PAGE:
Australians living with psoriasis, severe asthma and urea cycle disorder are set to experience significant financial relief, with breakthrough medicines to be added and expanded on the Pharmaceutical Benefits Scheme (PBS), on December 1.
Patients with moderate to severe plaque psoriasis will have access to the new psoriasis drug Skyrizi® (risankizumab).
Psoriasis is a long-term skin condition that can also affect joints.
Without the subsidy, around 9,300 patients would pay up to $32,000 a year for treatment. With the Government’s investment, they will now only pay a maximum of $40.30 per script, with concessional people paying just $6.50.
More patients with severe eosinophilic asthma will have access to the currently listed asthma medicines Fasenra® (benralizumab) and Nucala® (mepolizumab), after the access criteria was expanded.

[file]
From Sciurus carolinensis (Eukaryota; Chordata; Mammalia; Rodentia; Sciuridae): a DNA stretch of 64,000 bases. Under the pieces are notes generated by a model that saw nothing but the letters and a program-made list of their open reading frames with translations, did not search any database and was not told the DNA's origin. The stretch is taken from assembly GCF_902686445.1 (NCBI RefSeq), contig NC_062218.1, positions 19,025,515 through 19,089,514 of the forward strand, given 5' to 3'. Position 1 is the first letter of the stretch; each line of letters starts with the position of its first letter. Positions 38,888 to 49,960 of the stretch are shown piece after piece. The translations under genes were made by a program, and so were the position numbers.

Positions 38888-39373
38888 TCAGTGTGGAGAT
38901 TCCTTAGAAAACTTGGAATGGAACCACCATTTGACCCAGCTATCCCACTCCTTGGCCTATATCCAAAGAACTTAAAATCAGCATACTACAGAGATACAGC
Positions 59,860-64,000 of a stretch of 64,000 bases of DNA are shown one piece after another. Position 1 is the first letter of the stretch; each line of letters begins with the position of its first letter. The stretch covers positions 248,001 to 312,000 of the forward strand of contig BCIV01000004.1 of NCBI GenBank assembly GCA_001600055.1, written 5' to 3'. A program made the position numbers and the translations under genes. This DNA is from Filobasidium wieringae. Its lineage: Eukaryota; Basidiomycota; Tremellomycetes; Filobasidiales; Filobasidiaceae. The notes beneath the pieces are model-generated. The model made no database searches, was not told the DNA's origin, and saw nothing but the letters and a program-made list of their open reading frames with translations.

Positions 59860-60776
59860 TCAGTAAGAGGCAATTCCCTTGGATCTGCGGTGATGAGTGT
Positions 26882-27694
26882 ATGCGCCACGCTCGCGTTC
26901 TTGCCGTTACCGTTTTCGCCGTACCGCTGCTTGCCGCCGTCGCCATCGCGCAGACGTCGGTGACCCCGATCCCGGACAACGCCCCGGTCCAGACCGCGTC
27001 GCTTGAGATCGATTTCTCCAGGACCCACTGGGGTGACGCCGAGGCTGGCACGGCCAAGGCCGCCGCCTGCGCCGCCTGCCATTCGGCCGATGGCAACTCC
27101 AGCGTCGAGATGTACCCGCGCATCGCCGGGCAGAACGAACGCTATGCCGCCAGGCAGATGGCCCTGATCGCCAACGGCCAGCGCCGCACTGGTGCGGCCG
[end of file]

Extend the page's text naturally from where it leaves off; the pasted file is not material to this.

As a result, an additional 1,000 patients each year will have access to these medicines, saving them up to $23,000 per year.
In 2017–18, around 2.7 million Australians, or 11.2 per cent of the population, had asthma.
Around 125 Australians with urea cycle disorder will save up to $19,000 a year, following the new listing of Pheburane® (sodium phenylbutyrate).
This genetic disorder leads to the accumulation of nitrogen in the blood, resulting in elevated blood ammonia levels.
Each of these listings has been recommended by the independent Pharmaceutical Benefits Advisory Committee (PBAC).
Since 2013, the Australian Government has approved more than 2,200 new or amended listings on the PBS.
This represents an average of around 30 listings or amendments per month – or one each day – at an overall investment by the Government of $10.7 billion.
Unlike Labor, we are listing all medicines recommended by the medical experts on the PBAC. In 2011, Labor stopped listing medicines on the PBS because they could not manage the economy.
The Morrison Government’s commitment to ensuring Australians can access affordable medicines, when they need them, remains rock solid.
We are able to provide unprecedented levels of support to health and medical research because of our strong economic management.